Hemingway’s famous advice to “go and write” is almost the contrary of what Virginia Woolf writes about in “A Room of One’s Own.” Woolf speaks of the metaphorical space of a room and the need for actual physical space and income for women, or anyone, to practice the art and craft of writing. This juxtaposed with Hemingway’s somewhat disingenuous directive really forms the basis of a common dilemma when dealing with giving writers tips on writing. While Hemingway went and wrote in Paris under the direction of Gertrude Stein subsidized by his wife, and Woolf was well aware of her unique position among most women writers at the turn of the twentieth century, most of the rest of us don’t have such opportunities nor do we have the financial backing. So, how do we write? What will make it so that we can write and survive?
Having a job and writing can be done, but it is not easy
One fundamental way that can and does work is to make a special time for writing that can’t be negotiated away. Whether you’ve set aside a two-week vacation, write every Monday afternoon between lunch and dinner time, or get up early and write for two hours before going to your job, anything that works for you with your schedule. I’ve written short stories in the mornings before going to a “real” job, and with my schedule as a professor I can set aside time during breaks, and sometimes grab a few hours each week when school is in session. My job can make finding the time to write easier than other occupations, but there are also demands on educators that can make it just as difficult to write as any other work. There are also writing jobs such as journalism that can help you focus on writing, but have their own demands. However, some people have become critically acclaimed authors while working as doctors, lawyers, insurance actuaries and so on. Having a job and writing can be done, but it is not easy, and brings us to one main point – writing takes discipline.
However, there are problems with mixing any form of work, including child rearing with writing. While you have to guard you writing time, you also will need to be flexible. Writing during your child’s nap time is a good idea; let the house get messy. Shut off the phone; stay off the internet. I have a friend who disconnects from the internet when he writes. The point is to make sure you write often enough to keep the ideas flowing, and limit your distractions.
Keep track of how much you write. This will keep you honest. If it was only 100 words, that’s 100 more than you had the day before. If you get on a role and crank out a couple of thousand, then pat yourself on the back. My undergraduate workshop writer-in-residence Campbell Black claimed that he could write 10,000 words at a sitting. I think that such productivity is very rare; it’s more likely for you that some days you will write one sentence, and then later delete it – so be it.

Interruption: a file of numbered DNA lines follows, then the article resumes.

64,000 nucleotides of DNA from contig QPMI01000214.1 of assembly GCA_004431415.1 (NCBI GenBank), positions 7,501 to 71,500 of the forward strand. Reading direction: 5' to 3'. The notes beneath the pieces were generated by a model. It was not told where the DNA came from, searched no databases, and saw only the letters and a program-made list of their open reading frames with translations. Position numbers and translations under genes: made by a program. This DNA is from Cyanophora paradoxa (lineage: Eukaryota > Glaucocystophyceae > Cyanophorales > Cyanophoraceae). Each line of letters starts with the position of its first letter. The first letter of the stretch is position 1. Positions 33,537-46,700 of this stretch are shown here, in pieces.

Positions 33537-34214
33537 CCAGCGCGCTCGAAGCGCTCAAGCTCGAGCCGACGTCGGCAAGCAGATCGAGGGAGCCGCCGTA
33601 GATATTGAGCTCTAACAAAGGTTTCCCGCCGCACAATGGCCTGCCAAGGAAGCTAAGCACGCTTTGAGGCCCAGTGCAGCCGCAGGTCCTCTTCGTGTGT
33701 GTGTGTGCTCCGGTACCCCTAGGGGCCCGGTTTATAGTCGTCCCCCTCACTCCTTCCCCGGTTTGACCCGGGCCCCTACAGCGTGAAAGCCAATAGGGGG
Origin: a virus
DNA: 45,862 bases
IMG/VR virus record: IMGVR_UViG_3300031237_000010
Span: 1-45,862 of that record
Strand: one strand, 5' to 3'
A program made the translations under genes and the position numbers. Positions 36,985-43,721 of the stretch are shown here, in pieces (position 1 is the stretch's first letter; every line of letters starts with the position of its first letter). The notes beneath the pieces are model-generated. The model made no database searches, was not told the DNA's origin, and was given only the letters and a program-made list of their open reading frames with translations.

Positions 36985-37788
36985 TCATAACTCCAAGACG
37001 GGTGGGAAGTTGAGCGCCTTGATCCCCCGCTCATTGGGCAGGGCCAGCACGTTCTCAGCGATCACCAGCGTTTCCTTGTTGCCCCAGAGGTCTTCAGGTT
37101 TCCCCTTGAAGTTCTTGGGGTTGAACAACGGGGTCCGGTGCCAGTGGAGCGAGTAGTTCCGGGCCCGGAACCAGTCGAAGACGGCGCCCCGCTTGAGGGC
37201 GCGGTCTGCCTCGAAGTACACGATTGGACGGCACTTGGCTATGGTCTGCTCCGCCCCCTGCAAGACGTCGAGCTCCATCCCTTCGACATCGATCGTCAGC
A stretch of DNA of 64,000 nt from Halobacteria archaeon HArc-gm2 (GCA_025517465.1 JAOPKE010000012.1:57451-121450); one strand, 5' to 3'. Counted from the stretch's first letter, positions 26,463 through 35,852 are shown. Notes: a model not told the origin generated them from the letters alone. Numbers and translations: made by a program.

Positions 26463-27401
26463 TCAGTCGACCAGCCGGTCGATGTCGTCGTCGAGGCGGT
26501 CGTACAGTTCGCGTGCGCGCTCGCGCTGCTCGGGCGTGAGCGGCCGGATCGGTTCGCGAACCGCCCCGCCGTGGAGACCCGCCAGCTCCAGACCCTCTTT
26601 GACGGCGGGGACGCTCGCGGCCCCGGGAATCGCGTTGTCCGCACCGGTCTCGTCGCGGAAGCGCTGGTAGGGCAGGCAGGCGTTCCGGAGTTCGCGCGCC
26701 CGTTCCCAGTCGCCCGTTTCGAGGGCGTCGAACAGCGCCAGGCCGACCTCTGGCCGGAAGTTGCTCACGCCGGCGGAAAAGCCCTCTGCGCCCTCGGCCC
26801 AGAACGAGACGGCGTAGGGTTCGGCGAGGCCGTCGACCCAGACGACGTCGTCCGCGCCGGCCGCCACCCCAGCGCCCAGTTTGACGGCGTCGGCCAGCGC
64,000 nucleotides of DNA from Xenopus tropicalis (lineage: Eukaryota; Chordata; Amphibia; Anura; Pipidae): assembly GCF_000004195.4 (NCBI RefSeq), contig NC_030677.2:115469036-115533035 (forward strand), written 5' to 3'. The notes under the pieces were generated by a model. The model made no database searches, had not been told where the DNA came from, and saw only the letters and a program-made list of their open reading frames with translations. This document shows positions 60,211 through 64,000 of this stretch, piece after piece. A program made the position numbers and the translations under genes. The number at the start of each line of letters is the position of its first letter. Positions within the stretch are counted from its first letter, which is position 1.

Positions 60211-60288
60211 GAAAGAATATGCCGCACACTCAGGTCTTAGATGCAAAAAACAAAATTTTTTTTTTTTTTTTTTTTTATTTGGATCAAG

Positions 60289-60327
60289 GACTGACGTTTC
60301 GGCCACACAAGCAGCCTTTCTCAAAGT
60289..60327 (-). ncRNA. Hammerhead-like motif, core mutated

It’s good to have an idea notebook or folder full of files on your computer where you keep story ideas, anecdotes, first lines, dialogue, or other good ideas that you can draw on if you are having problems with a story. My novel (Daring to Eat a Peach, Atticus Books) came from a short story that started in my idea book as a few sentences about using translation as a metaphor for interpersonal relations, and another idea of having characters making decisions with a mix of autonomy, temperament, and random chance. When I was listening to a reading of T. S. Eliot’s “Prufrock” on NPR the rest of the idea fell into place. Similarly, as I work on a piece, if I have an idea that doesn’t quite fit what I’m working on, I save it in a separate file and go back to it later. Some have compared writing to fishing. You need to keep the line wet in order to catch a fish. Another thing is to be persistent. Some writers get lucky and find an audience right away, sundry others don’t. But you need to keep sending your material out, and keep track of where you’ve sent it. It’s all part of the chore of writing.
What else can I offer? Perhaps a variation on the advice “go and write,” would be to “make it a point to write.” Make it part of your life, not an extra thing that you will get around to when the mood strikes you – it won’t. Many have noted that it’s a lot easier to talk about writing than it is to do it. Above all, though be honest with yourself. If whatever bizarre brain chemistry makes it so that writing is part of your being, then let those around you know it, and make sure they understand what it means. Many are willing to deal with the eccentricities of living with people who have unusual interests such as mountain climbing, graffiti art, or competitive church bell ringing; writing is just another of one of those unusual things that people do.